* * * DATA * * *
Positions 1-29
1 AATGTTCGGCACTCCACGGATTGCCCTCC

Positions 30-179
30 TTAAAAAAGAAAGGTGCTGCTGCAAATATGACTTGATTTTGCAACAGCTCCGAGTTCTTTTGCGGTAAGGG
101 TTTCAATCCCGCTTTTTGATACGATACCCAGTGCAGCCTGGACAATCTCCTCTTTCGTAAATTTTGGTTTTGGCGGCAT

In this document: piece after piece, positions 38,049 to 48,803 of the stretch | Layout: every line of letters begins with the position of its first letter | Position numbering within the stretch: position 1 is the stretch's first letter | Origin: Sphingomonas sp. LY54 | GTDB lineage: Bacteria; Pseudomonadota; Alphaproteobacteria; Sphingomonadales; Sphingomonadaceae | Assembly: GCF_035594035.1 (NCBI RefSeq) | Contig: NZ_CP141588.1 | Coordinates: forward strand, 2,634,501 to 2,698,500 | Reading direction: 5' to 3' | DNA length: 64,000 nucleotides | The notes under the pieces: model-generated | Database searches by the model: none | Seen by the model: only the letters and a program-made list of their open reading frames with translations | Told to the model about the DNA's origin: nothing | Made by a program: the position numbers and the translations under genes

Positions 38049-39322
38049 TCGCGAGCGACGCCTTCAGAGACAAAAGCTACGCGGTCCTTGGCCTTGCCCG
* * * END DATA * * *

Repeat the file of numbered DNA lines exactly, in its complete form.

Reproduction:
Positions 1-29
1 AATGTTCGGCACTCCACGGATTGCCCTCC

Positions 30-179
30 TTAAAAAAGAAAGGTGCTGCTGCAAATATGACTTGATTTTGCAACAGCTCCGAGTTCTTTTGCGGTAAGGG
101 TTTCAATCCCGCTTTTTGATACGATACCCAGTGCAGCCTGGACAATCTCCTCTTTCGTAAATTTTGGTTTTGGCGGCAT

In this document: piece after piece, positions 38,049 to 48,803 of the stretch | Layout: every line of letters begins with the position of its first letter | Position numbering within the stretch: position 1 is the stretch's first letter | Origin: Sphingomonas sp. LY54 | GTDB lineage: Bacteria; Pseudomonadota; Alphaproteobacteria; Sphingomonadales; Sphingomonadaceae | Assembly: GCF_035594035.1 (NCBI RefSeq) | Contig: NZ_CP141588.1 | Coordinates: forward strand, 2,634,501 to 2,698,500 | Reading direction: 5' to 3' | DNA length: 64,000 nucleotides | The notes under the pieces: model-generated | Database searches by the model: none | Seen by the model: only the letters and a program-made list of their open reading frames with translations | Told to the model about the DNA's origin: nothing | Made by a program: the position numbers and the translations under genes

Positions 38049-39322
38049 TCGCGAGCGACGCCTTCAGAGACAAAAGCTACGCGGTCCTTGGCCTTGCCCG